Understanding the Neuroscience of Binge Drinking

Adolescents who start drinking before age 15 are four times more likely to become adult alcoholics than those who start to drink as older teens. (Image: via   pixabay  /  CC0 1.0)
Adolescents who start drinking before age 15 are four times more likely to become adult alcoholics than those who start to drink as older teens. (Image: via pixabay / CC0 1.0)

Binge drinking is never healthy, but the behavior brings the greatest risks for young adolescents. At Columbia, researchers are taking a different tack in studying binge drinking in mice to learn why teenagers suffer the greatest consequences.

Adolescents who start drinking before age 15 are four times more likely to become adult alcoholics than those who start to drink as older teens. And those who binge drink are more likely to suffer from memory problems that persist into adulthood.

Neil Harrison, Ph.D., professor of anesthesiology and pharmacology at Columbia University Vagelos College of Physicians and Surgeons (VP&S) who researches the effects of alcohol on the brain, said:

Other researchers have looked at the neuroscience of binge drinking — by getting mice intoxicated through vapor inhalation or alcohol injection. Michael Salling, Ph.D., assistant professor of anesthesiology at VP&S, and his team are taking a different approach, allowing the mice to drink voluntarily. Harrison said:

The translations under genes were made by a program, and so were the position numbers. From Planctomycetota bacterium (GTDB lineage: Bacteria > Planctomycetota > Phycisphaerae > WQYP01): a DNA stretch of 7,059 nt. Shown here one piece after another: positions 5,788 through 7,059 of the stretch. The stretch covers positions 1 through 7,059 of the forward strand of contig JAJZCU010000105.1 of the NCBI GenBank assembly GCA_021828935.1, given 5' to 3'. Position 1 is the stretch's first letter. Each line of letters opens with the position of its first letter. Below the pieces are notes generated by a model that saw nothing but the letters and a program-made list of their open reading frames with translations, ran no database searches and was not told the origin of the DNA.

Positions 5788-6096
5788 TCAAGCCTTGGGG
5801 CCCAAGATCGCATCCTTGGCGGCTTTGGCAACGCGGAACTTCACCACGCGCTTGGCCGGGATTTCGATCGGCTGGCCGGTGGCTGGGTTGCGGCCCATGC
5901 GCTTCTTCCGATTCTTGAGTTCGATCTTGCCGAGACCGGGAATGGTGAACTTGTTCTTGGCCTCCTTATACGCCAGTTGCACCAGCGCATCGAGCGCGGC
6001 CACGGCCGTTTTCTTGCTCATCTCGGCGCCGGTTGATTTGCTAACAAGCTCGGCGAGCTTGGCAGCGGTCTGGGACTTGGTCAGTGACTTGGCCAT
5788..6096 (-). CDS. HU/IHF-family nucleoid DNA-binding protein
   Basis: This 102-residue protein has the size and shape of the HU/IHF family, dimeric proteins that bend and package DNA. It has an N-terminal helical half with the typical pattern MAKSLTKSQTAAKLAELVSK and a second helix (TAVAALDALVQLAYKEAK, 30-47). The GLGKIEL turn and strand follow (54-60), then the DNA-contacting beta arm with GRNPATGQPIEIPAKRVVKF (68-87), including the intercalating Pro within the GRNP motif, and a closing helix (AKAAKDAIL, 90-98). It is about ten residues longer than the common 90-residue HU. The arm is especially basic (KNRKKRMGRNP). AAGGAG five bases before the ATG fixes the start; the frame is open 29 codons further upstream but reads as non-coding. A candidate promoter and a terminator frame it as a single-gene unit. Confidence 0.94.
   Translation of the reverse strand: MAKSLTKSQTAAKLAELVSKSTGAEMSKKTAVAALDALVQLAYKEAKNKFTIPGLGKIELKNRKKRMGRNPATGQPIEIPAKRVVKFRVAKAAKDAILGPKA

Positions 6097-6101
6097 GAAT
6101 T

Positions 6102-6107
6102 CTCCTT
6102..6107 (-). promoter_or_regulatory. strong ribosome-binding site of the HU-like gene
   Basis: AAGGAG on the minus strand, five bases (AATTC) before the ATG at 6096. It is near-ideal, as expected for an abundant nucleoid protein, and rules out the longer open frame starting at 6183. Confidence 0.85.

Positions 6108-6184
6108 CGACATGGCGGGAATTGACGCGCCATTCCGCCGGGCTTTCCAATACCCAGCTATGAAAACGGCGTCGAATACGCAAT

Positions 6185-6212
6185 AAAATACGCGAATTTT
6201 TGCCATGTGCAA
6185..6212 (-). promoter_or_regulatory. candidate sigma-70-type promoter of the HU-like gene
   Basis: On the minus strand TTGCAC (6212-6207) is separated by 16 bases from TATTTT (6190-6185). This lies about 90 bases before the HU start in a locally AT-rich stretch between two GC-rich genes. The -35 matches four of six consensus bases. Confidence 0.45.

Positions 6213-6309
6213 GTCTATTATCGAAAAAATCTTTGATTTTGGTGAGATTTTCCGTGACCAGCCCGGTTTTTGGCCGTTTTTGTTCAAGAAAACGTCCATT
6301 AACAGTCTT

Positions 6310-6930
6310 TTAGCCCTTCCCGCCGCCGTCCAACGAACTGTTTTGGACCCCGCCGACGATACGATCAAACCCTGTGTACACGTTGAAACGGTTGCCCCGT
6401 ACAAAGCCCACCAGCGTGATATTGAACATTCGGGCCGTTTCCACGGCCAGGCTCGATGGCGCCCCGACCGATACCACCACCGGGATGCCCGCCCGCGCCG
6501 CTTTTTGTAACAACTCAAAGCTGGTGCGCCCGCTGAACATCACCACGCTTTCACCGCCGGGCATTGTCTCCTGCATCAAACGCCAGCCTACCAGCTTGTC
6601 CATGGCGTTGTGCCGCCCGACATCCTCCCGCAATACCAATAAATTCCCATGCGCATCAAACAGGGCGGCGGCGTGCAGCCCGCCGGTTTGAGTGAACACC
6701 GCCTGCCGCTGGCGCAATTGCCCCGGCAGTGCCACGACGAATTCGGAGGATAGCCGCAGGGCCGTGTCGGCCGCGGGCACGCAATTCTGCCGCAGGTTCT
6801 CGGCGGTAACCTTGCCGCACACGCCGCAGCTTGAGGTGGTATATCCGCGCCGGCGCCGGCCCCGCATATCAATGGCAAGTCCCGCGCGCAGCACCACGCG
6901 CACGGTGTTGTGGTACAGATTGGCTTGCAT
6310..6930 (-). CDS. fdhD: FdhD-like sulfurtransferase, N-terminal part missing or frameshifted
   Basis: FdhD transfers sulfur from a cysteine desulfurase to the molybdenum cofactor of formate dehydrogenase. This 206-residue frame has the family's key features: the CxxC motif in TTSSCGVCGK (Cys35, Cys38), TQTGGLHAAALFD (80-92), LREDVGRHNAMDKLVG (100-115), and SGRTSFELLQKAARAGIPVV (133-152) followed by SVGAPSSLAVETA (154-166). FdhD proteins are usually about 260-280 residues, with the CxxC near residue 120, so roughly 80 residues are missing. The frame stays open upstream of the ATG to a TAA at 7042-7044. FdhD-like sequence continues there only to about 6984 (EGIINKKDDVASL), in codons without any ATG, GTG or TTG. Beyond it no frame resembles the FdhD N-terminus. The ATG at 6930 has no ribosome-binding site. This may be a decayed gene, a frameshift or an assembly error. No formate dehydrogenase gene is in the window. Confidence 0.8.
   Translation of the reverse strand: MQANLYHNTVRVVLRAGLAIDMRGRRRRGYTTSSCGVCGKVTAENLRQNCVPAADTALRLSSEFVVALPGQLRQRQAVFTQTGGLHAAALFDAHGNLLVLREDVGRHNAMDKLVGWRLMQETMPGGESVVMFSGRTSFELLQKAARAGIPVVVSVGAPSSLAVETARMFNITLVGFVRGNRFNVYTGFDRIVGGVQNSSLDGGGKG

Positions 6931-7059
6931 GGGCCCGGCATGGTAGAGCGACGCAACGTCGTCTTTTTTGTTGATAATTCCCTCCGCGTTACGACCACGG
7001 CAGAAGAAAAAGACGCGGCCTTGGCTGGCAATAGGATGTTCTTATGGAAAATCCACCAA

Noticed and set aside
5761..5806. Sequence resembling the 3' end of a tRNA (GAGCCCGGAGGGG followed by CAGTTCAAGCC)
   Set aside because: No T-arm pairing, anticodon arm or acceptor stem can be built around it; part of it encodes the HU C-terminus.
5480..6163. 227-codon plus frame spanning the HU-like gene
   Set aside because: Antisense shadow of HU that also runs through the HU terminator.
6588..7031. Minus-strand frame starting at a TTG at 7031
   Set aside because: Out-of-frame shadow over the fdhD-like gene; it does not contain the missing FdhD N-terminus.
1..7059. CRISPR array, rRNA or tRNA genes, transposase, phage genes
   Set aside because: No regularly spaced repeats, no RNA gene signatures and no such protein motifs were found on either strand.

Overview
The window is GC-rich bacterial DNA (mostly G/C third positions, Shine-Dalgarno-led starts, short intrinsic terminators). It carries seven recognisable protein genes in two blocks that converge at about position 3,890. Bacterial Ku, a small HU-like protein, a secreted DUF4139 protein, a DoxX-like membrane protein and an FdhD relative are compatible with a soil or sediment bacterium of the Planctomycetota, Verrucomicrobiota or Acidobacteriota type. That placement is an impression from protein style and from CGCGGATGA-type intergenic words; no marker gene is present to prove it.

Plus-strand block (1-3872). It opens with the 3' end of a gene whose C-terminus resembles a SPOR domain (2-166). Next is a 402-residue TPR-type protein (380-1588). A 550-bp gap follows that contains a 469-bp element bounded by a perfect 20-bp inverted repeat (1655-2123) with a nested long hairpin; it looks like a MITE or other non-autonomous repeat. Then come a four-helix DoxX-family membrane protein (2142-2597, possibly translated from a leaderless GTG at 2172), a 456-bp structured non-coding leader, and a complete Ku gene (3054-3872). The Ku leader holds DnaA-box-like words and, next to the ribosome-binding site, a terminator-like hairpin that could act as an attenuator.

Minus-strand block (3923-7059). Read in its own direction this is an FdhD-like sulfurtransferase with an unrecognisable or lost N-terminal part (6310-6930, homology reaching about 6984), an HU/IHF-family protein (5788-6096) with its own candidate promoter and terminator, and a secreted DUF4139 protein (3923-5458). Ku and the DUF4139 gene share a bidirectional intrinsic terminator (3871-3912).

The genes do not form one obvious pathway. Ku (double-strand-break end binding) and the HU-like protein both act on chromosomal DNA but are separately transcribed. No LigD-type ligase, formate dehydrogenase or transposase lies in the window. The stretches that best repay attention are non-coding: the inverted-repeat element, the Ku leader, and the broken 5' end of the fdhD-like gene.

The consequences of binge drinking in adolescent mice are also similar to the effects in humans. As the mice become young adults, those that drank heavily in their youth adopt drinking patterns often seen in people. Salling explained:

And just like people, binge drinking mice also suffer memory problems, as shown in Harrison and Salling’s most recent study, published in the Journal of Neuroscience. The study is the first to show that voluntary alcohol consumption in adolescent mice leads to a deficit in very short-term memory known as “working memory” — and it’s giving the researchers a window into what binge drinking does to the teenage brain.

A pyramidal neuron from the prefrontal cortex of a mouse brain. (Neil Harrison and Michael Salling, Columbia University Irving Medical Center)

A pyramidal neuron from the prefrontal cortex of a mouse brain. (Neil Harrison and Michael Salling, Columbia University Irving Medical Center)

The most striking changes the researchers saw appeared in neurons within the mouse equivalent of the human prefrontal cortex (PFC), which is involved in planning actions by suppressing inappropriate responses and maintaining working memory and attention. The area does not completely mature in people until their 20s.

In the binge drinking mice, certain PFC neurons were less able to generate persistent activity, and these changes appear to impair working memory. This finding is consistent with imaging studies that show decreased resting activity in the PFC of alcoholics and binge drinkers. Salling said:

Harrison and Salling found that binge drinking altered neuron excitability by interfering with channels that allow ions to flow into the neurons. Harrison said:

Harrison, also adds that neurobiological studies such as this are needed to develop new treatments for alcohol use disorders.

Provided by Columbia University [Note: Materials may be edited for content and length.]

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